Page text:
Building features that facilitate mosquito breeding and lack of breeding habitat surveillance could be part of the reason for any location having sustained transmission, noted Dr Dickens.
“There is always a risk wherever people live here. Increasing risk of dengue clusters come from highly populated areas with many micro-environments that facilitate mosquito breeding,” she said, referring to bins, drains, pots and building cracks.
Why is dengue a continuing issue?
Asked whether the dengue situation in Singapore is getting worse, Dr Dickens noted that the serotype DENV-3 is being replaced by DENV-1, and that many outbreaks have occurred alongside these shifts in serotype.
“Singapore is part of a larger global community that suffers from dengue and it should be noted that other countries in our region have recorded higher outbreaks in July 2023 compared to July 2022, including Cambodia, Laos and Malaysia,” the assistant professor said.
Dr Dickens added that the reasons behind why the outbreaks occur are “complex”. It is a mixture of environmental factors such as weather, serotyping and the management of our urban spaces, the assistant professor noted.
Population immunity has also been falling because of reduced dengue transmission, Dr Dickens said. “Over shorter time frames in terms of months, however, we will always have the risk of outbreaks as long as we have mosquito breeding ongoing,” she added.
Similarly, NEA also said on its website that the warmer months from May to October usually see higher dengue transmission.
This is due to an accelerated development of the Aedes mosquito vector and a faster multiplication of the dengue virus in mosquitoes.
Dr Chia Po Ying, a consultant at the National Centre for Infectious Diseases (NCID), said that the dengue situation in Singapore is “not getting worse” due to the “continuous efforts and education of the public” by NEA and the medical community, including NCID.
Effective control of the dengue situation requires a multifaceted approach, Dr Chia said. This involves controlling the Aedes aegypti mosquito population; early diagnosis, which requires patients who have symptoms of dengue – high fever, headache, joint and muscle pain – to seek medical attention early; prompt recognition by healthcare professionals; and early appropriate management.
She also noted that the dengue cases identified so far this year are comparatively fewer than the 32,225 cases in 2022. “However, what is worrying has been the serotype switch from serotype 3 to serotype 1 since June 2023,” she added.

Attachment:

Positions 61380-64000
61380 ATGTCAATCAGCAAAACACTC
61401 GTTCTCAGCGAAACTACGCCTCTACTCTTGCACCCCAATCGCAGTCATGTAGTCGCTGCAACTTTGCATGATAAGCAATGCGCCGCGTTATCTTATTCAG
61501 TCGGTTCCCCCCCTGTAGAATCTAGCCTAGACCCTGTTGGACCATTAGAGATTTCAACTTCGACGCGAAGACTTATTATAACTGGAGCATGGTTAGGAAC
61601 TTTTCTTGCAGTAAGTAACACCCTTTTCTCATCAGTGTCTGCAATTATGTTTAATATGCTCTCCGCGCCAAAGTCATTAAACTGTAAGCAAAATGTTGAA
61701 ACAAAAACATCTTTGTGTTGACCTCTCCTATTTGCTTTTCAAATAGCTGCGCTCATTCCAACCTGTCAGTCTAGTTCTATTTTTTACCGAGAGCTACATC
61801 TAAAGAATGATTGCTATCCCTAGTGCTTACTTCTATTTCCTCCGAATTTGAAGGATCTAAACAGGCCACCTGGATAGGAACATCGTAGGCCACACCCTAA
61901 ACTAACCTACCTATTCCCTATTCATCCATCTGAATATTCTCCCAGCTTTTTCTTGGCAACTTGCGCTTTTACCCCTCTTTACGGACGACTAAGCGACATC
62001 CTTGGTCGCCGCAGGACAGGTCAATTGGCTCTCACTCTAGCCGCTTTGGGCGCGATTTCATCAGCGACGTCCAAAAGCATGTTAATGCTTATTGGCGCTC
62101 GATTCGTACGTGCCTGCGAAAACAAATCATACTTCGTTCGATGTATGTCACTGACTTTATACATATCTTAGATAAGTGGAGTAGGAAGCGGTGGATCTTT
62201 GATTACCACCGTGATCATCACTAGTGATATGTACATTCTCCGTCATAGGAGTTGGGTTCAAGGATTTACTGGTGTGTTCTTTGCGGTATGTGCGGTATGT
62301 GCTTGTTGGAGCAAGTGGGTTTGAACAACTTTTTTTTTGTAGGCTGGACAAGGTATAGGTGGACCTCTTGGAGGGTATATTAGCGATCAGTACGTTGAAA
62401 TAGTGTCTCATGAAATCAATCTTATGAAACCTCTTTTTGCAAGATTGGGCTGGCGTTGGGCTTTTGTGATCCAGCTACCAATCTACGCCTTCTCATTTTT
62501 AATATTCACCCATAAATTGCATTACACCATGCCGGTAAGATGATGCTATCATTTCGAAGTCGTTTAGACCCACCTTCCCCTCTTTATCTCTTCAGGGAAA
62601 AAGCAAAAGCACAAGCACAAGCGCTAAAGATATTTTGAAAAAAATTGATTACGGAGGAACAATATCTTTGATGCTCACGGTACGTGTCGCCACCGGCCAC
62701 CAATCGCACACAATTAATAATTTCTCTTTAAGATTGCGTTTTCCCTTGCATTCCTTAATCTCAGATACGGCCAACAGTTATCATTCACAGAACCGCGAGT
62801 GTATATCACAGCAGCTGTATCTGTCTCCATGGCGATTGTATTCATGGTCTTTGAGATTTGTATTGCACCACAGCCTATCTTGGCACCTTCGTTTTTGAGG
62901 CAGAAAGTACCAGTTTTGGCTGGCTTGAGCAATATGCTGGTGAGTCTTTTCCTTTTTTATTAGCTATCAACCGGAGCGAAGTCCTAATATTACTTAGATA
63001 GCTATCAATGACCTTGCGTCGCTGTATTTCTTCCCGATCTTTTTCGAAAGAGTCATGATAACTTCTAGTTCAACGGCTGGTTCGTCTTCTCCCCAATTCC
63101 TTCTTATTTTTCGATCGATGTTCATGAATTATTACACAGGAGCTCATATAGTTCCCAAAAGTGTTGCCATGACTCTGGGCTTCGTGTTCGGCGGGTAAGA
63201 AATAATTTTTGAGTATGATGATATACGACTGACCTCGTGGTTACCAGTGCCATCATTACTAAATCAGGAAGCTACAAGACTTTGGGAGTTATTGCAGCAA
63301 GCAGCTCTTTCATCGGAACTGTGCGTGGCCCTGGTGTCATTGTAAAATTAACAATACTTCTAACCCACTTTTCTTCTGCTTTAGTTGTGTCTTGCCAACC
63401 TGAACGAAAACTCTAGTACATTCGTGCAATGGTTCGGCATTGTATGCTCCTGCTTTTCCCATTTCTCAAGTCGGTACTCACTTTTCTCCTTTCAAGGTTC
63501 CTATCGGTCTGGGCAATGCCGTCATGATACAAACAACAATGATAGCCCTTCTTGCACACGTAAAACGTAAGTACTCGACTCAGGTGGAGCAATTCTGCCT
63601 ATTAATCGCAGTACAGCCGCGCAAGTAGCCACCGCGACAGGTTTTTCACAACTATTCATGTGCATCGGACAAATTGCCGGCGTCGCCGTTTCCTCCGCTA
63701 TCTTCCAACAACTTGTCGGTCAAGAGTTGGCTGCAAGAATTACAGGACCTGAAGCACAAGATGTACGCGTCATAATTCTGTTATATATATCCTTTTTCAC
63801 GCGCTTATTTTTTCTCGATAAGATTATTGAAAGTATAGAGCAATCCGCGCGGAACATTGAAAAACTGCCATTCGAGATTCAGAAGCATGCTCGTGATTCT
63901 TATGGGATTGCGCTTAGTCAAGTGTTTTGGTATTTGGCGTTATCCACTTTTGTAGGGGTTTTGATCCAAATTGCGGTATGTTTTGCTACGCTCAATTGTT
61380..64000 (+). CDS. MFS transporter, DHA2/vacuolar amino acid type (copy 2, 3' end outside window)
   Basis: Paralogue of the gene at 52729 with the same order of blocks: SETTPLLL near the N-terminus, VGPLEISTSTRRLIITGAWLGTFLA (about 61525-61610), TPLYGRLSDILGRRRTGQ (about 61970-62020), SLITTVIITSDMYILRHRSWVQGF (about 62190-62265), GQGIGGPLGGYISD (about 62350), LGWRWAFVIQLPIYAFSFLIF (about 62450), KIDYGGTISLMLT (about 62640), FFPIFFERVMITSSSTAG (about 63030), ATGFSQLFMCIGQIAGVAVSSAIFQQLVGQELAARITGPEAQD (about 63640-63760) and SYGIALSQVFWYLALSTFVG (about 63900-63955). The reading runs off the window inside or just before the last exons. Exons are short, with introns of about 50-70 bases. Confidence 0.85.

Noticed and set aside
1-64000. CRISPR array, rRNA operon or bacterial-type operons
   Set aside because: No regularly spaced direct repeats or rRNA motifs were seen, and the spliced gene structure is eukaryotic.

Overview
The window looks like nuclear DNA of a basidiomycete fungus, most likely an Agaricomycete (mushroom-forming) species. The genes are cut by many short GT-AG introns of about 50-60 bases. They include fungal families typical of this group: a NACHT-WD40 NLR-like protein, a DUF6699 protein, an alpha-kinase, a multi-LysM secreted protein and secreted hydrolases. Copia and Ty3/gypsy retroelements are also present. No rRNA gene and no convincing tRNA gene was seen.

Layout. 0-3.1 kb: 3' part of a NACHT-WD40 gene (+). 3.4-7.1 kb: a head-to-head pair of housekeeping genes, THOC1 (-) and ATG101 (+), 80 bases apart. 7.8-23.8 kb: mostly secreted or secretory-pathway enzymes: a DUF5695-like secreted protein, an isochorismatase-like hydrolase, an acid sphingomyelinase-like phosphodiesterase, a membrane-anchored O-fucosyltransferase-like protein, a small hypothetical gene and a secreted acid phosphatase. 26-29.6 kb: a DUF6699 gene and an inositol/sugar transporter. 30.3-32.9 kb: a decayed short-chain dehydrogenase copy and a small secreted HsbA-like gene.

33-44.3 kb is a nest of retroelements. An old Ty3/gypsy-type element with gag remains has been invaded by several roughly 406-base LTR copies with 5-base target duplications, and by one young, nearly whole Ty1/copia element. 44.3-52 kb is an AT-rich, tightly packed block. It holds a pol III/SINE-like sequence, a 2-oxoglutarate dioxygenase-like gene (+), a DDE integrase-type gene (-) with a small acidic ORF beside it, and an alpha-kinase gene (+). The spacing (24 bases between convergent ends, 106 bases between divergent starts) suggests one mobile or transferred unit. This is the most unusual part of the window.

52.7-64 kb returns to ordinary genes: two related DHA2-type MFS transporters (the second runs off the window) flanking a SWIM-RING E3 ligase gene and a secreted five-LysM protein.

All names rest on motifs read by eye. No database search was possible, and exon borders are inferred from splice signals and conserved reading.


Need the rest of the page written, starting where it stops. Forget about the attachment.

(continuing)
Dengue has four serotypes, and infection by one of the four serotypes leads to lifelong type-specific immunity, but only a short-term cross-protection to the other serotypes, said Dr Chia.
“This means a person can be infected by dengue a total of four times, and generally the second dengue infection can have more complications and a poorer outcome,” she said.
Reiterating NEA’s point that historically, there is a surge in dengue cases when a dengue serotype switch occurs, Dr Chia added the surge may also be in part due to the overall decreasing host immunity against dengue.
What are the current measures against dengue and are they working?
In 2016, NEA started the first field release of Project Wolbachia-Singapore. The idea behind the project is to release male Aedes aegypti mosquitoes that carry the Wolbachia bacteria so that they mate with the female Aedes aegypti in an urban environment. Their resultant eggs do not hatch and no offspring are produced.
Continued releases lead to a decline in the urban Aedes aegypti mosquito population, and therefore less dengue transmission, according to NEA.
In May this year, Senior Parliamentary Secretary for Sustainability and the Environment Baey Yam Keng said that more than one million people have benefitted from the project, covering about 30 per cent of all HDB blocks and 9 per cent of landed residential areas in Singapore.
At Tampines, Yishun, Choa Chu Kang and Bukit Batok, the Aedes aegypti mosquito population was suppressed by more than 90 per cent, Mr Baey added.